Academic journal article European Joyce Studies

Body Words

Academic journal article European Joyce Studies

Body Words

Article excerpt

Joyce, Modernism and the Body

Ulysses is filled with the experiences, forms and discourses of the body and it works to articulate these in distinctive vocabularies that unfold from Mulligan's curiously wounded word "ouns" to the specially -coded body words of the "Penelope" episode that it is my intention to consider here in the broad context of Modernist and Postmodernist problems of representation.1 Whereas this body writing seemed to mark Ulysses off as different from the legitimately literary to its first readers, we can now see the extent to which its somatography confirms the central place of Ulysses to whatever shared epochal sense we may attribute to Modernist texts and also to the newer orthodoxies that define our sense of the literary text since the arrival of literaiy theory in the 1960s. It is therefore especially appropriate for us to focus on the bodiliness of what may be the most bodily of its episodes, "Penelope" or at least one that is bodily in the most interesting of ways. Beyond Descartes, beyond even Hegel, the book opens with a gesture towards a Nietzschean-Freudian-materialist intellectual frame, part of whose function may be to announce what the final episode brings into fruition as an achievement in writing of a thoroughly Modernistic, post-Cartesian, or what Joyce, in a letter to Harriet Weaver, called even a "posthuman" kind.2

It is tempting to think that Joyce might have made Mulligan a Nietzschean and staged him so prominently at the start of the book precisely because of Nietzsche's stern rejoinder in the first part of Thus Spake Zarathustra against those that he calls "despisers of the body". According to Nietzsche, "the wakened, the enlightened man says: I am body entirely, and nothing beside; and soul is only a word for something in the body... You say T and you are proud of this word. But greater than this ~ although you will not believe in it - is your body and its great intelligence which does not say T but performs T.3 Mulligan may be said to "perform" his body indeed. By contrast, Stephen, in his role as Telemachus, is said in Joyce's schema to "not yet suffer the body".4 If, however, we do look at the way in which Stephen "performs" his body in the first episode, we see him as disappearing to the margins (we see his "threadbare cuffedge", U 1.106), withdrawn to an interior space of mourning, melancholy and aestheticised resentment - albeit taking many readers along with him as he goes. Yet, the more he withdraws towards the interiority of the "Proteus" episode, the more even Stephen encounters an "ineluctable" presence and "modality" of perception, that is a modality of the body.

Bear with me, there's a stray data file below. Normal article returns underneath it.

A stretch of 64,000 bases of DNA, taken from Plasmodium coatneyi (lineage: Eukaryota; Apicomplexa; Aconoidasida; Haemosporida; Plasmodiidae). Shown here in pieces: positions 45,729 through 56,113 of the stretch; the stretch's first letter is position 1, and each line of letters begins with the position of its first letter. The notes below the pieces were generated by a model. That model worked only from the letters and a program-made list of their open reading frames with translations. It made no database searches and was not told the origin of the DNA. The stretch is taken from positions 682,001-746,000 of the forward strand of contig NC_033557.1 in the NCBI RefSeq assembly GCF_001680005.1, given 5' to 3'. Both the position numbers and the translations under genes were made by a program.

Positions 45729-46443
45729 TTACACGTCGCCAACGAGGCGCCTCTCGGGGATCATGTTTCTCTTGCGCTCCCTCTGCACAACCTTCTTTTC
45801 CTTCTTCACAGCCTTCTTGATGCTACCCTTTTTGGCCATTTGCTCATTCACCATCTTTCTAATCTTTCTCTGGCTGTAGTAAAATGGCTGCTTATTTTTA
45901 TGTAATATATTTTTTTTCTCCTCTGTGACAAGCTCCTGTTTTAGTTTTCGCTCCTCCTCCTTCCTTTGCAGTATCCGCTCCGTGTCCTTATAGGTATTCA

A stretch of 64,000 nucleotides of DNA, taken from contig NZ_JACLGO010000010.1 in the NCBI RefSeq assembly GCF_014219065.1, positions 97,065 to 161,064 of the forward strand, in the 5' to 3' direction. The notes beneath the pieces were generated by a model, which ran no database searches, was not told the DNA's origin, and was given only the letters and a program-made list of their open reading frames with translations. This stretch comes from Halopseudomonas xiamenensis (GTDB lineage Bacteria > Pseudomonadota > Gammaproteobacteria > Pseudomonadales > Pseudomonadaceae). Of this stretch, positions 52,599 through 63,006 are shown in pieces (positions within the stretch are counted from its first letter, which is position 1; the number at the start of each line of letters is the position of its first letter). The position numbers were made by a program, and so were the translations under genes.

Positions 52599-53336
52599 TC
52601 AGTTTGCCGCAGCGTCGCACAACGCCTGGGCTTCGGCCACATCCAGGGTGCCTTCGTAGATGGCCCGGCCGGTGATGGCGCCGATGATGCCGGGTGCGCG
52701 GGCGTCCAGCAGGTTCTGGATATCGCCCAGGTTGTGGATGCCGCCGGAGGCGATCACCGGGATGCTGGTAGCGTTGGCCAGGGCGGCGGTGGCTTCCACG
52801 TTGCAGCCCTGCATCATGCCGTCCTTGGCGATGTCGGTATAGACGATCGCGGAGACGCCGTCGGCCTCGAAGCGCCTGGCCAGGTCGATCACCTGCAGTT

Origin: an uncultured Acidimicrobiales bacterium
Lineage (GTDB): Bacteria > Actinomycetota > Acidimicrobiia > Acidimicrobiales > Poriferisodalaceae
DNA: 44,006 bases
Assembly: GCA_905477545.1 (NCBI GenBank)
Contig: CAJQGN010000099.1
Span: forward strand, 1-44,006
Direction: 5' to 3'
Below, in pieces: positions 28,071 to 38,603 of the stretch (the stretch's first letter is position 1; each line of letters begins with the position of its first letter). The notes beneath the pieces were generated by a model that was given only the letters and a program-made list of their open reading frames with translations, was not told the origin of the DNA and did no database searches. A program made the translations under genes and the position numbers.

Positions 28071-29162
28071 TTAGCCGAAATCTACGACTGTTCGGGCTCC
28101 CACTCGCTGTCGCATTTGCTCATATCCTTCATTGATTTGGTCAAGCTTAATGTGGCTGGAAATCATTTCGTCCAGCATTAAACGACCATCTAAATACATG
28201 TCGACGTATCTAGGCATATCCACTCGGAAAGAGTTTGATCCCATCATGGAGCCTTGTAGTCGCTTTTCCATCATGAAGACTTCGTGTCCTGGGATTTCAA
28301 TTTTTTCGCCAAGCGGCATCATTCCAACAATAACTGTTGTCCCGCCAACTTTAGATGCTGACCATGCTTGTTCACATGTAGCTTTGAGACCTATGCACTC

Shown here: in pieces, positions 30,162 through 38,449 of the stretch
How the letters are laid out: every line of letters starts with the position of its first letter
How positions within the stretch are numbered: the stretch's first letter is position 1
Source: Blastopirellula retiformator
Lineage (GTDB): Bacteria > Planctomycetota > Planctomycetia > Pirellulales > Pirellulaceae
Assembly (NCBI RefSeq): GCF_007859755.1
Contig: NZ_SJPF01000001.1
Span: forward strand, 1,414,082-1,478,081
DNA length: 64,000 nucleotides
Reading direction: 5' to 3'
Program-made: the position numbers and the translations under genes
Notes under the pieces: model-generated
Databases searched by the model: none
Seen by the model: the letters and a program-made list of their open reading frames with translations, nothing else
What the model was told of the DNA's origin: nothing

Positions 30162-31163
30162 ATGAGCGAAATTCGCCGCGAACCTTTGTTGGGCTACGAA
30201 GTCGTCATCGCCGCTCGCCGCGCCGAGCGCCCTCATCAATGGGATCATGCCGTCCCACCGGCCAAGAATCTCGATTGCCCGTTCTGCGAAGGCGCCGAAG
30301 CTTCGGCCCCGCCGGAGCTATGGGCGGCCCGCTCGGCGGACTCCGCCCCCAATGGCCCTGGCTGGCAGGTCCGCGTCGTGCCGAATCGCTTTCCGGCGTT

In Nietzsche, as in Marx and Freud, the twentieth century undermined the Cartesian split between body and mind, emphatically disrupting the hierarchical paradigm by which the body is discursively construed as an other to consciousness in so much enlightenment rationalist thought. In so doing it produced a crisis of representation in the arts that frequently surfaces as a crisis in mimesis and in the representation of the body.

A paradigmatic work like Picasso's 1907 Demoiselles D Avignon, with its multi-discursive array of differently figured womens' bodies seems to declare that there is no longer one representation of the body but that the body may, as it were, intrude through and into the conventions of representation by insisting on the necessities of modality and of difference. According to the history offered in Peter Brooks's study Body Work it was the pressure put on representation by the combination of hyperrealism and the masculine gaze in nineteenth-century bourgeois art - displayed in paintings like those of Felicien Rops, or Henri Gervex or, most of all, Gustave Courbet' s now widely-discussed painting L'origine du monde (1866), that gives rise to the Modernist break with mimesis in the visual arts.5

So in literaiy Modernism, especially those canonical works occurring around or immediately after the First World War, we find an urgent new agenda in the representation of the body. …

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